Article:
which the impression roller is given a static charge that attracts the droplets of
ink from the gravure cells to the substrate, and helps to more completely
transfer ink and reduce the occurrence and severity of such problems
as snowflaking. (See Impression Roller.)
Substrate Control. The feeding systems used to control the movement of the
web of paper (or other material) through the press vary by press. Since gravure
is used for a wide variety of different types of substrates, all of which contribute
various feeding problems, web handling equipment comes in a number of
different configurations. Plastics, films, and other non-paper substances are
often heat-sensitive, non-absorbent, and easily stretched beyond their ability to
return to their original dimensions. Paper, on the other hand, is more resistant
to stretching, is less heat-sensitive, and is more absorbent. But it is also
bulkier, and more often than not needs to be printed on both sides
simultaneously. Consequently, web handling units for packaging films requires
a more tension-controlled path, less heat for drying and, consequently, a faster-
drying ink. Immediately after the printing unit, it is not uncommon for the web's
drying path to be a vertical one; the web travels vertically up to a fixed
distance, allowing it time to dryexpedited by hot-air dryersand either out to
the finishing section of the press, or back down again, depending upon how
much drying time is specifically required. It has become more common for
drying paths to be varied according to the job by add-on modules that provide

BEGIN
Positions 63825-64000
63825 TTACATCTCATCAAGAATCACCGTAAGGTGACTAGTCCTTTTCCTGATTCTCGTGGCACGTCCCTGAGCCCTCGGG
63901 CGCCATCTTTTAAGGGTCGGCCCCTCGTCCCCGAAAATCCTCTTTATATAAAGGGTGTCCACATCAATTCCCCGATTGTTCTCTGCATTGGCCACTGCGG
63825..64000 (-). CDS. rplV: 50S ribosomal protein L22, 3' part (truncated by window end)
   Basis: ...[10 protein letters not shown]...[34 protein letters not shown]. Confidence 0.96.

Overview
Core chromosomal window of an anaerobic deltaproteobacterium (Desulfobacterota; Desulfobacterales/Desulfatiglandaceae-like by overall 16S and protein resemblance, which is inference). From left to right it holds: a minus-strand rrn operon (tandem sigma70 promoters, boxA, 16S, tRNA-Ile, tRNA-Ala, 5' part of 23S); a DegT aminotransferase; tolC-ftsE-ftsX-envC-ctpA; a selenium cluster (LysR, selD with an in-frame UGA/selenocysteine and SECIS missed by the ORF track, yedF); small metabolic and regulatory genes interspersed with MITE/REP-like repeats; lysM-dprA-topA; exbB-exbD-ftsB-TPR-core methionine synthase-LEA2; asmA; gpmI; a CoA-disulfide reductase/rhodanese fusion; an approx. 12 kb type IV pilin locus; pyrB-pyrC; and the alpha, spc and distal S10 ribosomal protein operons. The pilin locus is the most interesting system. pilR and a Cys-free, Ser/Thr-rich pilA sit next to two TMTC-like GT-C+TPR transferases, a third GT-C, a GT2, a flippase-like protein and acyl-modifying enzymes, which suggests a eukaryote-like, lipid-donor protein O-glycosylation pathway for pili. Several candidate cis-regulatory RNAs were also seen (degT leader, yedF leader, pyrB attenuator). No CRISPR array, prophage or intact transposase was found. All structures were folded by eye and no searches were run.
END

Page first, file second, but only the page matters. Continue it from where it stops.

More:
more or less drying space. This has become increasingly necessary on higher-
speed presses; modern packaging presses print at speeds of up to 1,000 feet per
minute, while publication presses can print speeds exceeding 3,000 feet per
minute.
The web roll is placed on a reel stand, which has developed over the years from
simply holding one roll at a time (which required press stoppage when the roll
ran out and needed to be replaced) to a two-roll stand (which required a good
deal of operator skill to switch to the new roll when the first one ran out) to
fully automated, two-roll unwinding systems. Most webseither paper or
packagingtend to have three- or six-inch-diamater cores, made primarily out
of cardboard, with plastic and metal cores becoming more popular, as they
tend to retain their roundness more easily. (Cores that are out-of-round will
result in the roll unwinding with a bump, which will cause feeding problems
and perhaps web breaks.) The most common type of reel stand consists of two
metal arms, one fixed, the other moveable. Attached to each is a cone which fits